Continuing along the workers’ path, the activists discovered a drilled shot-hole – a hole bored into the ground that contains an explosive charge that will later be set off to gather seismic data – directly in a wetlands area. This falls in line with an earlier discovery of SWN Resources Canada circumventing registered wetlands regulations further south along Line 5.

Two Industrial Security Limited employees then arrived, and, citing workplace safety policy which does not allow anyone without protective equipment to come closer than 50 metres to an explosive at a workplace, informed the gathering party that they would not be allowed to proceed further into the woods. This was despite the fact that the activists were less than 3 metres from the explosive-laden shot hole.

For the next several hours, something of a standoff ensued, with a growing number of security guards, RCMP and activists congregating in the woods. At one point, three Mi’kmaq women asked if they could lay tobacco at the site of the shot-hole. An Industrial Security guard offered to lay the tobacco in their stead, and while the group played the Mi’kmaq Honour Song, the guard prayed to the four directions. He later left the scene in tears.

As evening fell, it became clear that the security and RCMP were – as has been largely the case to this point – concerned almost exclusively with the well-being of SWN-contracted workers and not with the safety of those who continue to rally against shale gas exploration in New Brunswick. People questioning why they were, for example, allowed on one particular piece of the trail and not another – when the 50 metre boundary zone had already clearly been compromised – were given no clear answer.

RCMP, security and activists posed for pictures atop the shot hole, and once it was clear that the SWN-contracted workers were finished their shift, all security and police forces cleared out of the area, and the activists were free to continue along the trail. 5 more shot-holes were discovered drilled directly in wetlands areas.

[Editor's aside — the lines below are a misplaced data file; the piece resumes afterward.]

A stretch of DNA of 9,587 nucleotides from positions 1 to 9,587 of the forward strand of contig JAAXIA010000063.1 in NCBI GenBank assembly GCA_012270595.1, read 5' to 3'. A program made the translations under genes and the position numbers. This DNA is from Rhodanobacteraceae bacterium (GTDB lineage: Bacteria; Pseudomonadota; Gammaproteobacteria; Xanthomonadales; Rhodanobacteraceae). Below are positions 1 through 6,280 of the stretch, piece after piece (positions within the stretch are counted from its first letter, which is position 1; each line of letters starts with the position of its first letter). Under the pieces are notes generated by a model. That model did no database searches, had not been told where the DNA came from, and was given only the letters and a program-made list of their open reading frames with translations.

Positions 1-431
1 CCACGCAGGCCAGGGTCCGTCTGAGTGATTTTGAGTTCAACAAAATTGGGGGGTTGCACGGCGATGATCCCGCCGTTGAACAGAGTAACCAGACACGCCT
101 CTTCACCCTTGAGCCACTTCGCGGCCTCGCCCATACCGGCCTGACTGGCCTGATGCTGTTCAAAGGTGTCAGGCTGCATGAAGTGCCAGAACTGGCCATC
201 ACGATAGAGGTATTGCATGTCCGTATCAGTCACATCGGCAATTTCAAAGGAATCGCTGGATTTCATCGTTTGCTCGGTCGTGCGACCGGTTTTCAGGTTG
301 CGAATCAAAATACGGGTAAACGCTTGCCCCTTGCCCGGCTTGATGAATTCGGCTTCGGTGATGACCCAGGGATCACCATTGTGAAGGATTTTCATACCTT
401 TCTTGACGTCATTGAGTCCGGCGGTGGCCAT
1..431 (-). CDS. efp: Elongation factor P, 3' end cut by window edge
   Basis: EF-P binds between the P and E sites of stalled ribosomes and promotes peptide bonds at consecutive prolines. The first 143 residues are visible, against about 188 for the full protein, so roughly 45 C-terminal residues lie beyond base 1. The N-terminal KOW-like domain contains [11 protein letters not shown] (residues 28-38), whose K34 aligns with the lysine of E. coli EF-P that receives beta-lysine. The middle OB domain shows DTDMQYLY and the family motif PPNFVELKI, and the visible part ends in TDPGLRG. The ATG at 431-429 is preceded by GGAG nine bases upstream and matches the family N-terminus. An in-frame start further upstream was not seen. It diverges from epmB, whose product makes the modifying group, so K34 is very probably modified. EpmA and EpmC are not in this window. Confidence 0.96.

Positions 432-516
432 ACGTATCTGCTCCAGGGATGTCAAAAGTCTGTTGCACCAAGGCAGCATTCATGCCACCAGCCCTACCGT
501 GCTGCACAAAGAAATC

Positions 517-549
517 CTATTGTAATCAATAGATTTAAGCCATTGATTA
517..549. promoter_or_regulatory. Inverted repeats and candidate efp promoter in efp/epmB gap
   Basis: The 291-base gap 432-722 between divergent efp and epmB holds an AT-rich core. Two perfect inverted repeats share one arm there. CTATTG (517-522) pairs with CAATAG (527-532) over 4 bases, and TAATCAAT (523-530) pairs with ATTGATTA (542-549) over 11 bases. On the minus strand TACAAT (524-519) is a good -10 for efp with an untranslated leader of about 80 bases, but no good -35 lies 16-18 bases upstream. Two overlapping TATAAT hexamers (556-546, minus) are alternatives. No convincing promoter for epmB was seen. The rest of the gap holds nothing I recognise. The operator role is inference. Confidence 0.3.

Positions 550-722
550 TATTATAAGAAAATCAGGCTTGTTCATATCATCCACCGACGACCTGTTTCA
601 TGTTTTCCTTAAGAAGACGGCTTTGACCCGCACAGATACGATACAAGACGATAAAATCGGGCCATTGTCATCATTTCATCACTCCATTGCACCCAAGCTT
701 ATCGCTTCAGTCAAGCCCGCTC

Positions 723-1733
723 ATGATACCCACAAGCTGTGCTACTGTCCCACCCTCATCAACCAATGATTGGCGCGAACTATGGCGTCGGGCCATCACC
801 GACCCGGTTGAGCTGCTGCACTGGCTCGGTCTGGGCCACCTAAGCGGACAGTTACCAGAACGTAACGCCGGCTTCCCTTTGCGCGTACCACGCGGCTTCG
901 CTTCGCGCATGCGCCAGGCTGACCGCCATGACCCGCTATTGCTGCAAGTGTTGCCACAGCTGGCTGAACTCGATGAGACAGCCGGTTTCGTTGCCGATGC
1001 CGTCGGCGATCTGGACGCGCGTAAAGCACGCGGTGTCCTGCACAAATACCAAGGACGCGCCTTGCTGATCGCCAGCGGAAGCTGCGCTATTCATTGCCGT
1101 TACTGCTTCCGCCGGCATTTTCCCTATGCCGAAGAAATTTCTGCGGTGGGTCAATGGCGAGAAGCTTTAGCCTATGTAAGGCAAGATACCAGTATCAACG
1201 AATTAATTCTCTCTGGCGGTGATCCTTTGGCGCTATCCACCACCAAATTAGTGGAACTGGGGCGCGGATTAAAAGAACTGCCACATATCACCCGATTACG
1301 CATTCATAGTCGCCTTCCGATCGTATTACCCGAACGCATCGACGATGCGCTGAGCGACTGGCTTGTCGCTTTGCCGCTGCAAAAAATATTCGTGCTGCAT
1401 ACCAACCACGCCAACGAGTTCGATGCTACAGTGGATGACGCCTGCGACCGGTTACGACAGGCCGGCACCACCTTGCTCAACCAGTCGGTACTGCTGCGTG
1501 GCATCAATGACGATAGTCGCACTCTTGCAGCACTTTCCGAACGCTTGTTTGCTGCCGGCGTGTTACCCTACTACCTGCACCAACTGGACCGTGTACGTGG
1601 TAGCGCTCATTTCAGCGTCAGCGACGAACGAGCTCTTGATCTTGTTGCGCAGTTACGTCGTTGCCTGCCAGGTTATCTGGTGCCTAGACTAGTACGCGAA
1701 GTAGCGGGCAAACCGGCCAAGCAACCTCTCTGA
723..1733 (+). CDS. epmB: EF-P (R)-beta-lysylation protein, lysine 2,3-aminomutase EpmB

The seismic testing trail continued for approximately three kilometres, crossed a small river, and wound it’s way up to Young Ridge Road.

Further inspection of the trail, to the south of the original cemetery entrance, was met with an increased security presence, including RCMP guards and armed security guards on All-Terrain Vehicles.

White Doves at the Holiday Inn

Earlier that morning around thirty-five Mi’kmaq, Acadian, and Anglophone women dressed in white, holding flowers and leaflets, occupied the parking lot entrance ways to the Holiday Inn hotel where SWN workers stay in Moncton.

Every morning the workers leave the hotel by truck and disperse to their respective testing sites and security posts – this morning to Line 5.

Nine of the women drummed and sang as they entered the lot and circled the company vehicles.  Others handed out flyers to workers and regular hotel guests.

Ruth Wolpin, a cancer survivor, says short-term economic gains from fracking aren’t worth the long-term health effects caused by carcinogens contaminating the well water.

In their leaflets, the group argues the numbers don’t add up: “Jobs available to New Brunwickers will be few, low paying and short-lived. The typical well is productive for just five years, and its profits will mostly travel out of the province.”

Organizer Greg Cook, who first mobilized around resisting the sale of NB Power in 2009-2010, asserted the current Alward government does not have public consent around this issue – and will often try to compartmentalize it as First Nations or rural issue only.  Cook said today’s action was meant to convey a message of solidarity among nations and backgrounds.

Women Protesters in White Greet Shale Gas Workers at Dawn